# Graphing equations using open-source software KAlgebra

Posted by Greten on 20 May 2013 under Tools

In one of my earlier posts, I discussed how to use GraphCalc to graph functions. GraphCalc is a wonderful free/open-source software (FOSS) that is very useful in mathematics education. However, despite being a FOSS program, it supports only Windows and not FOSS operating systems such as GNU/Linux and its forks. It has a Linux installer, but only for its very first version (version 0.0.1 with 53KB installer compare to Window's version 4.0.1 with 856KB installer). For that, I decided to find another FOSS graphing calculator. Using the Ubuntu Software Center, I discovered KAlgebra.

KAlgebra is is similar to GraphGalc in several ways but also have lots of differences. I would say it is better in GraphCalc in graphing 2D functions but has lots of rooms for improvement in 3D functions.

## Features of KAlgebra

• Graph functions in 2 dimension (x and y, with y as dependent variable or vice versa) or in 3 dimensions (x, y, and z, with z as dependent variable).
• Unlimited 2D functions in one coordinate system (actually, I am not sure if it's unlimited but I tried more than 30 and I already got tired trying to test the limit of KAlgebra). • Alter the smoothness of the graph with options poor, normal, fine, and very fine (the 'poor' graph is still smoother than the 2D graph of GraphCalc). • Show or hide grid lines in 2D graph. • Both 2D and 3D graphs can be zoomed-in or zoomed-out (using the mouse wheel between the left and right buttons).
• Save the graph as SVG or as PNG image file (by pressing CTRL + S).

## Limitations of KAlgebra

• Only one graph in 3D at a time.
• The 3D graph is confined in a cube with size somewhere in between 7 units x 7 units x 7 units and 8 units x 8 units x 8 units . I could not determine the exact size because the 3D graph does not have any grid to indicate the units. If the graph extends beyond the cube, it is abruptly cut. • For 3D functions that do not extend to infinity in any direction (e.g. top-half of a sphere: f(x,y) = C - x2 - y2), if the surface is set to either Lines or Solid, there is some "ray of light" projection that extends to the down-right direction. • The z-axis of the 3D graph can only be rotated on the plane that is normal to the plane of the monitor and parallel to the top-down direction no matter how you drag the graph around with mouse i.e. the blue line representing z-axis is always vertical.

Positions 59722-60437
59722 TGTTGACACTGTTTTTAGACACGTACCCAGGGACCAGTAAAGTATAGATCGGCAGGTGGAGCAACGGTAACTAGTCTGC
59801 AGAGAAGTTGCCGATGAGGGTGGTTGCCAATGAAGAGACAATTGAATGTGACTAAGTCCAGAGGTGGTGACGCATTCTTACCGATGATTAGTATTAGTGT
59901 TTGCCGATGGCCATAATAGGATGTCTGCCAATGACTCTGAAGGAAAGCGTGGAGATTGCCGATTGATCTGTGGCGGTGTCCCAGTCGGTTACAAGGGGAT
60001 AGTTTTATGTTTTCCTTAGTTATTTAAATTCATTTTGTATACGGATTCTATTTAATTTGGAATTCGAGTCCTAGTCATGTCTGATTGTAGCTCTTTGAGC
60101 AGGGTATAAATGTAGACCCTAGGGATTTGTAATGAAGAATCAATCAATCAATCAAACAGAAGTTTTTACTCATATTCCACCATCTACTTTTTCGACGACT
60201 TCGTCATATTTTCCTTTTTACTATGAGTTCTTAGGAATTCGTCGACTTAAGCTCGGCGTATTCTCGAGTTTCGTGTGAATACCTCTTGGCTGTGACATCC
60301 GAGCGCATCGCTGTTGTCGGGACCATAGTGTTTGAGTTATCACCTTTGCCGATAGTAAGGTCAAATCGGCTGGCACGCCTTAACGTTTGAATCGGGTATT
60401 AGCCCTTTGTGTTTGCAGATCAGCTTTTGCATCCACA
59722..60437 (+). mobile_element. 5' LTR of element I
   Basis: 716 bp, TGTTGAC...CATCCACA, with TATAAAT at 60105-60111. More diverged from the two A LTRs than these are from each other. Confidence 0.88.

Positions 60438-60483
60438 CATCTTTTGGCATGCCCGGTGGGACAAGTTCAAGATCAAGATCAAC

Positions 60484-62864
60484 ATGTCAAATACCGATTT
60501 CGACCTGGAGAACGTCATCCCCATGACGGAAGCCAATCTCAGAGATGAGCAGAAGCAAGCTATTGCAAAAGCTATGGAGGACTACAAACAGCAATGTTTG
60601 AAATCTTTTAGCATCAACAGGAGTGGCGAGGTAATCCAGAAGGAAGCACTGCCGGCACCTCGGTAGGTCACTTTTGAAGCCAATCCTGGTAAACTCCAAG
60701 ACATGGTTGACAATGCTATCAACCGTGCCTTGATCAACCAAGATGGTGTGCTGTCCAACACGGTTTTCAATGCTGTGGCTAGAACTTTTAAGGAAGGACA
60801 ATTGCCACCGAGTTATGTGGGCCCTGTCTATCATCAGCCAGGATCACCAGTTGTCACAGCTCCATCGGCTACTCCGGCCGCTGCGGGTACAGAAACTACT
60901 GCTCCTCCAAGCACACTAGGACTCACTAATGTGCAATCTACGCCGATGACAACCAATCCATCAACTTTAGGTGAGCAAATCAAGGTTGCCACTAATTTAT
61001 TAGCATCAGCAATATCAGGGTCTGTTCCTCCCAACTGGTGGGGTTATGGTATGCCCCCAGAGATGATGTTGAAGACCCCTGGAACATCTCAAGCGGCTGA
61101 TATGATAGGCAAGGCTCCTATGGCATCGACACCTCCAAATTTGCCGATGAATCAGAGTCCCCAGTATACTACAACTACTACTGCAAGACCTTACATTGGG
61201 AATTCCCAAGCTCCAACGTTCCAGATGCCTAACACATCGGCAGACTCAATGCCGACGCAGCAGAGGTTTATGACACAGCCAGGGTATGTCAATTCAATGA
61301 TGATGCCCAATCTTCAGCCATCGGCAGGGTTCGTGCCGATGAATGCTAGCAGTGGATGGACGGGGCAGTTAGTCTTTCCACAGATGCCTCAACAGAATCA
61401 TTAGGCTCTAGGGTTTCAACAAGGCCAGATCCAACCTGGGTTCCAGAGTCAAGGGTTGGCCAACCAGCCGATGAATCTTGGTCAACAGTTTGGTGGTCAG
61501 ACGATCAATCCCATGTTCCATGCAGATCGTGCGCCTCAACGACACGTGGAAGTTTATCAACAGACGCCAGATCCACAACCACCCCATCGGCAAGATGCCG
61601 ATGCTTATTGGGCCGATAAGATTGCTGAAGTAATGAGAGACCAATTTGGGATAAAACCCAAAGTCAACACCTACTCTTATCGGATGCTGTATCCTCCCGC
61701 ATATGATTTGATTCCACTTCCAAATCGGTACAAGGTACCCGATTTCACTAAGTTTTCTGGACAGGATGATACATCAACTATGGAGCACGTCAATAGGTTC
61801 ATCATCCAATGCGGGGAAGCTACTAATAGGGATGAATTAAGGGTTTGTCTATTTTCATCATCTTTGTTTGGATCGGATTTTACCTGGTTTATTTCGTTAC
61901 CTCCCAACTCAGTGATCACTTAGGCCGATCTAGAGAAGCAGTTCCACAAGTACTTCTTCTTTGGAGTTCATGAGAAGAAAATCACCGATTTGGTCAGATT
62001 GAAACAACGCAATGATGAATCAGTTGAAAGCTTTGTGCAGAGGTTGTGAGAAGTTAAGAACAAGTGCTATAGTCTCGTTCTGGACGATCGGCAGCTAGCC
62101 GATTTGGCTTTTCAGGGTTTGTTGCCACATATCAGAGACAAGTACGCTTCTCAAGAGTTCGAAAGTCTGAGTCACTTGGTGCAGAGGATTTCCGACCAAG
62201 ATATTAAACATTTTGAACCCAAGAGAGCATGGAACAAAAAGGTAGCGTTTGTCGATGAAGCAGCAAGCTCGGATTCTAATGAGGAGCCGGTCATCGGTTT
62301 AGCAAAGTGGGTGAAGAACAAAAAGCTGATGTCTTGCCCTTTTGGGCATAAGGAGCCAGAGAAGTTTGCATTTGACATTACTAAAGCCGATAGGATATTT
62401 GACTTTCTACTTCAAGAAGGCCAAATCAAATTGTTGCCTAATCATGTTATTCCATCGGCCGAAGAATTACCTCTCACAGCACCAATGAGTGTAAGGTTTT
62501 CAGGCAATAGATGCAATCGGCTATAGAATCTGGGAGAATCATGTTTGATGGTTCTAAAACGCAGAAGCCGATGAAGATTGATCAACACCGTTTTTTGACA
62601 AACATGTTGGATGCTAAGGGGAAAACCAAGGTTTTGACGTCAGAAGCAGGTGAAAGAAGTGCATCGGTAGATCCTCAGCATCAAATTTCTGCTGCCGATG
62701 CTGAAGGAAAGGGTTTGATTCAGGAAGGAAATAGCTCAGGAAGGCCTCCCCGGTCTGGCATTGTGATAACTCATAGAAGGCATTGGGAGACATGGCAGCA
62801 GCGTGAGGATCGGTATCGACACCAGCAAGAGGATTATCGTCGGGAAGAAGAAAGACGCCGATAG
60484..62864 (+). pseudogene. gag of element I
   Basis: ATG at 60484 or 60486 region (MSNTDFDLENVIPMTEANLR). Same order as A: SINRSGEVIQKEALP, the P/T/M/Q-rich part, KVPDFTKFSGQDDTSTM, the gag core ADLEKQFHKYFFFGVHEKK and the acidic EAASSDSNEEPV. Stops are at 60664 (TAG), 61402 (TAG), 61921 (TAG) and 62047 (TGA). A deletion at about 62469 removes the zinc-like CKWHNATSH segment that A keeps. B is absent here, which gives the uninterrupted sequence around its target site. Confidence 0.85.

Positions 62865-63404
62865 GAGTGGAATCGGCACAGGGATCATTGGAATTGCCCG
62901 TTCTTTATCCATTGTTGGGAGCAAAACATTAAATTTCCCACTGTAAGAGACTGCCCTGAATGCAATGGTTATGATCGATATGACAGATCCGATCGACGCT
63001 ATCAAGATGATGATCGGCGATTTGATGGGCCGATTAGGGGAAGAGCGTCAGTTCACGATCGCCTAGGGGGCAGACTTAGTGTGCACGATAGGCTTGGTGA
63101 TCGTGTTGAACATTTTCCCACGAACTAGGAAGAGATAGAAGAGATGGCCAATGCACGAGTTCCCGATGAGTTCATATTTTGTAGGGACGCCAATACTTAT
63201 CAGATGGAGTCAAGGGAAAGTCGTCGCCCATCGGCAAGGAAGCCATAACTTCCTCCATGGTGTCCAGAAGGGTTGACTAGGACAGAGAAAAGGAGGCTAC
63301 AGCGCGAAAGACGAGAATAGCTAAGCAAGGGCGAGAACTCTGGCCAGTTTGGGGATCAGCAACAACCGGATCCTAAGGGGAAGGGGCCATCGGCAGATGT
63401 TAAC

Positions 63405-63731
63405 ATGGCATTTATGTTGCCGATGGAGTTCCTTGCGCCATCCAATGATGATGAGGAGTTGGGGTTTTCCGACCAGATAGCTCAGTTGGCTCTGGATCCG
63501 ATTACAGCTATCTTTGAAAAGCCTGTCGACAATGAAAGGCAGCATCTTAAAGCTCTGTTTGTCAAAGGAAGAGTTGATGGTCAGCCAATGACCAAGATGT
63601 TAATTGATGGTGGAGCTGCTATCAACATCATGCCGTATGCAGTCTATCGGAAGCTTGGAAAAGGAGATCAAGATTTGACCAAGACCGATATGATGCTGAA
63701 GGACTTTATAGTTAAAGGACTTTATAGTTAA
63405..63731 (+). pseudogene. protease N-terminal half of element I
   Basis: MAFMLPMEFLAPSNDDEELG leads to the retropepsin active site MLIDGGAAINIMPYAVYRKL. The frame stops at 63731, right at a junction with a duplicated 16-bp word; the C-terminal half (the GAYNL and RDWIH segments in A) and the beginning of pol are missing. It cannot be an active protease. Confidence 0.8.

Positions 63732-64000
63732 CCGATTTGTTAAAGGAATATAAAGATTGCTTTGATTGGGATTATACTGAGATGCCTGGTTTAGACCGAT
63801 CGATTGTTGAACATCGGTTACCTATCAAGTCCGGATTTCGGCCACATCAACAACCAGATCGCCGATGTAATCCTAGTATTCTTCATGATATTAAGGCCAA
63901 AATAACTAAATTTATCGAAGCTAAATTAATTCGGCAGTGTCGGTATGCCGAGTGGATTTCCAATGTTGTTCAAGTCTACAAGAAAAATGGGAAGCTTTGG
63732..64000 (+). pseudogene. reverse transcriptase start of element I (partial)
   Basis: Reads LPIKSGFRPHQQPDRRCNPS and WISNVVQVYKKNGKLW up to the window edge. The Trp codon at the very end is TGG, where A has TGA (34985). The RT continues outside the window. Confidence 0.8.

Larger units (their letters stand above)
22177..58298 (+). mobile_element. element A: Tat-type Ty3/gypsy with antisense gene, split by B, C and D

## Graphing 2D Functions

The functions in KAlgebra must be encoded in the form of y = f(x). Suppose you want to graph:

x + y = 2

You need to do some algebraic manipulations first so that y is alone on one side of the equation. In this example, all we need to do is to transpose x to the other side.

y = 2 - x

Then, go to the 2D tab of KAlgebra and encode in the input field everything on the other side of the equal sign opposite that of y. You need to encode it as follows:

`x -> 2 - x`

You may encode it with or without space between the characters except for the '->' part, which must not have space between the dash and the greater than sign. However, in most functions, the entire 'x->' part can be skipped. It basically tells KAlgebra that x is the independent variable. If you encode just 2 - x, then KAlgebra can immediately tell that x is the independent variable and automatically append 'x->'. You will see a small preview underneath the input field. Between the input and the small preview, there is a drop down menu through which you can choose the color of the graph.

When you click the OK button, the input field and the small preview will be replaced by a list of functions, and the graph will go to the main Cartesian coordinate system.

At this point, you may either Edit the function you just encoded by double-clicking it on the list, or Add a new function by clicking the +Add tab at the bottom of the list. Clicking on either of these will replace the list with the input and preview interface that was there earlier. Suppose we add a new function, let's say: